Now, if we allow the richest 1% Indians to gobble up the carbon space, the poor will have their right to develop stolen from them, just as the developed world (having gobbled up all the carbon space itself) now wants India to not develop at the same rate.

India, essentially, is indulging in precisely the same "climate injustice" that we accuse the developed world of. The “low per capita emissions” argument is a lie. And our Prime Minister knows it.

A Renewable Energy Law by 2010.

India cannot keep hiding behind the poor and claim any special privileges. India cannot continue to be a rogue state in the global community of nations that are fighting a pitched battle against climate change.

In our own interest, we must move away from a fossil-fuel based economy to a sustainable one. In doing so, we would need support and funding from the developed world because of their historical responsibility in bringing about climate change.

But we can't wait for others to move first, because the stakes are too high. We must have a Renewable Energy Law by 2010. And you can bring about that change.

What would this Renewable Energy Law do?

[A] It will shift our energy pathway to cleaner, more sustainable one through an ambitious Renewable Energy policy.

[B] It will ensure that 60% our energy needs are met by renewable sources by the year 2050.

[C] Through a decentralized energy generation system, it will enable all of us to produce our own energy, and ensure that every village and city in India achieves complete "Energy Swaraj."

Dr. Singh needs to take a stand at Copenhagen

The UN climate summit at Copenhagen in December may be our last chance to avoid runaway climate change. At this summit, India needs to do several things. We need to commit to action that would reduce our carbon emissions in a measurable and verifiable manner. We need to ensure that there is an ambitious deal that gives our people a fighting chance to protect ourselves from a climate catastrophe. And we need need to define our national climate action and (with additional support from the developed world) invest ambitiously in sustainable technologies and their diffusion in the market.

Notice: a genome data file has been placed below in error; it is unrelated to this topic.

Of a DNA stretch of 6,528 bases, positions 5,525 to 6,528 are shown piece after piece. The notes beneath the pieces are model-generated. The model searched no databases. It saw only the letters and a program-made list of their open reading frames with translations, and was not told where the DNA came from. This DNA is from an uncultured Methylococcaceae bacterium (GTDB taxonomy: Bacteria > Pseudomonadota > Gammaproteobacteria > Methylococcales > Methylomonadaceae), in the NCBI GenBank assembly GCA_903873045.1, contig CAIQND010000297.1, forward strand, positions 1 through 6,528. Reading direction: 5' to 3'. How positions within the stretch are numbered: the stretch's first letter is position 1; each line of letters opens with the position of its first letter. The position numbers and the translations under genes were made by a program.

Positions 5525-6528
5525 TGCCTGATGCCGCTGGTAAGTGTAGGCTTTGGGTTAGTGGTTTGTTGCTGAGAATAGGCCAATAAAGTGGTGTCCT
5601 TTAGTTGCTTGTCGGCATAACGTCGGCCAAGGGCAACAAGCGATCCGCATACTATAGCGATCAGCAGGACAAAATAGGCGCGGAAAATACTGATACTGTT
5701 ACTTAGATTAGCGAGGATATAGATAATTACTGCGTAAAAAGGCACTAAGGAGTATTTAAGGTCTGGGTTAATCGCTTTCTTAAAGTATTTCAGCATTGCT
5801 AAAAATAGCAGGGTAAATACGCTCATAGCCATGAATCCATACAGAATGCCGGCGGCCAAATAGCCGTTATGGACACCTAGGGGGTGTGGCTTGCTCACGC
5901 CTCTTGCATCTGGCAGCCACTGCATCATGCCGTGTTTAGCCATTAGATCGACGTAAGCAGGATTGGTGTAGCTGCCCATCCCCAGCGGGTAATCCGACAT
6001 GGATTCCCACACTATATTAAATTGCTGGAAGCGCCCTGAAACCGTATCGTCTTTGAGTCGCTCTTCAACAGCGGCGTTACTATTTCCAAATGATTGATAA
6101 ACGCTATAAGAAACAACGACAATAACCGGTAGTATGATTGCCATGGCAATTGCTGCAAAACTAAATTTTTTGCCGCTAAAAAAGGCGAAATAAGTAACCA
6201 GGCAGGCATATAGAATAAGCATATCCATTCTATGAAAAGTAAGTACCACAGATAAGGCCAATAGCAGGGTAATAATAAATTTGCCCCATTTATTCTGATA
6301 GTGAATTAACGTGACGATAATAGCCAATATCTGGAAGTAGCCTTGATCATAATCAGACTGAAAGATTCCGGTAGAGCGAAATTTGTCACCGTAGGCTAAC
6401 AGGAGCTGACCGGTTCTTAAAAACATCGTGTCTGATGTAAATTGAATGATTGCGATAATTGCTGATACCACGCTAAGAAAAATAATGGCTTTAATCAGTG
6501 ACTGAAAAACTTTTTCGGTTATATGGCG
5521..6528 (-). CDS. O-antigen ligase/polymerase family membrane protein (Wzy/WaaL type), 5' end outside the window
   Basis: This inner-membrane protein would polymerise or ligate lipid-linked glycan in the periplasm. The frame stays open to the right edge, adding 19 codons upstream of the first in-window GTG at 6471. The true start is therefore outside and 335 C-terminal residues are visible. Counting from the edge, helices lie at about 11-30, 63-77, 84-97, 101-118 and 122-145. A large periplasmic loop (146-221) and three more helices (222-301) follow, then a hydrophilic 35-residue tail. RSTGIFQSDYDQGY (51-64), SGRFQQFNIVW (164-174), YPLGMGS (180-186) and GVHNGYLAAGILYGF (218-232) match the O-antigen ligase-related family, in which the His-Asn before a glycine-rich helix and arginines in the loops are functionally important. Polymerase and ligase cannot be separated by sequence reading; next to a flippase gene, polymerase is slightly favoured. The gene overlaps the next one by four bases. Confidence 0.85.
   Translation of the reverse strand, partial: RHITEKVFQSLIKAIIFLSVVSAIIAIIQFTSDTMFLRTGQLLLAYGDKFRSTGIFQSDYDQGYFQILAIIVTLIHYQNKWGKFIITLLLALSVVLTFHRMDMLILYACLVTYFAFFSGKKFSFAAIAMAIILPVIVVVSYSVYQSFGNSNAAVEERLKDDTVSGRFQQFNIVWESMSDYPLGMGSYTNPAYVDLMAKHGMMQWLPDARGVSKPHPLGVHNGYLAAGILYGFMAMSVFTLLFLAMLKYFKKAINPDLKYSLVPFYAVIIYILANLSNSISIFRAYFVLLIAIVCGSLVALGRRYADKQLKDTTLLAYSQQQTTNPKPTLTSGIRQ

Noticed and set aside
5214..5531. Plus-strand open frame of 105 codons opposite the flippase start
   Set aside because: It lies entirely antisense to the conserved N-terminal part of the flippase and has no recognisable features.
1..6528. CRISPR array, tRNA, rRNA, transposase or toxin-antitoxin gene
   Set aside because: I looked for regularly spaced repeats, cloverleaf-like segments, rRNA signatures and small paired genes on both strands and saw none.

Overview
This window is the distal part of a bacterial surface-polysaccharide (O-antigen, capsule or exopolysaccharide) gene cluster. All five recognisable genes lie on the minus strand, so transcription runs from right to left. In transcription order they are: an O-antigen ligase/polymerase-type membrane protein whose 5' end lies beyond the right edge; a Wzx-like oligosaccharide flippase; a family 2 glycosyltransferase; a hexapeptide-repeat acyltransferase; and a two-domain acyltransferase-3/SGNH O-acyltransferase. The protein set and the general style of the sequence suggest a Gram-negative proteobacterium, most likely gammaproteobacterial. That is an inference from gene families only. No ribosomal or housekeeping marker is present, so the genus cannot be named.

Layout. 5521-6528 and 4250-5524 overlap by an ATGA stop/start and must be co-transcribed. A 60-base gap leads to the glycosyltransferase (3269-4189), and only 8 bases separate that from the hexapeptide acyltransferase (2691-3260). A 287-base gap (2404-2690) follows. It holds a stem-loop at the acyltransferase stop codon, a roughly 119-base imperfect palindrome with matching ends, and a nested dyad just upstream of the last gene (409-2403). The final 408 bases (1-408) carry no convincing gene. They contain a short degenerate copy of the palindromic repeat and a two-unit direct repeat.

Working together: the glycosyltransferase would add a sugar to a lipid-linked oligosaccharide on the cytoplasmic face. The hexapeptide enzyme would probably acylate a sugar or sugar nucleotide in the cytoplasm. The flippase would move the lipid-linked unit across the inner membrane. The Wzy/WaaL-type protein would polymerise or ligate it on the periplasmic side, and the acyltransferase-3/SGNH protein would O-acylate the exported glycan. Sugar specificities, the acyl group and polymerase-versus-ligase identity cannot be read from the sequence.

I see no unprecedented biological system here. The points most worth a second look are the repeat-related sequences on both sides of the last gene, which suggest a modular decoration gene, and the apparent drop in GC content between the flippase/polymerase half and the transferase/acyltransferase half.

Globally Greenpeace is pushing for some big, visionary measures to turn around the global trend towards runaway climate change. Our blueprint needs political will to make it happen and the opportunity is at the Copenhagen summit in December. Responding to this opportunity is something Prime Minister Manmohan Singh owes not just to our reputation of innovation, but also to future generations of Indians.

Why India needs a Renewable Energy Law.

India needs an RE Law because this is the biggest business opportunity of the century and, if a strong policy is put in place quickly, we could become world leaders in the Renewable Energy sector. Despite being one of the first countries to set up a separate ministry for renewable energy, India hasn't shown a will or vision to be the leaders in this sector.

India’s best selling point in key international markets is our ability to innovate. The biggest risk to this is the perception internationally that we're not taking climate change seriously.

Unfortunately, since we aren’t making advances in clean energy, our reputation is slipping. Our record on CO2 emissions is shocking. We are among some of the worst emitters per person in the developing world, and our emissions are rising faster than those in the developed world. All this can be turned around if our government starts looking at climate change as an opportunity to profit from rather than merely a challenge to be confronted.

60 per cent by 2050! But how?

India has the ability and resources to become a 'low carbon' economy. All that's missing is political will. 60 per cent by 2050 is an ambitious target, but it is not a figure pulled out of a hat. The science dictates that this is what's required. Only a 60 per cent target for renewable energy will stop us reaching the 'tipping point' of catastrophic climate change.

There are many ways of reaching that target. To begin with, we can reduce the wastage of energy we already generate – by building more energy-efficient buildings and making it mandatory for electronic products to meet the highest efficiency standards. Just phasing out the ordinary incandescent light-bulb will save 12,000 MW of energy capacity, the equivalent of 3 mega coal power plants!

But more crucially, we can ensure that the energy we generate from now on comes from clean and renewable sources – such as the sun and wind – instead of highly damaging fossil fuels like coal. All of which will also give India lower energy bills – at home, at work, and on the road.

Logon to http://www.greenidol.in/ to sign the petition.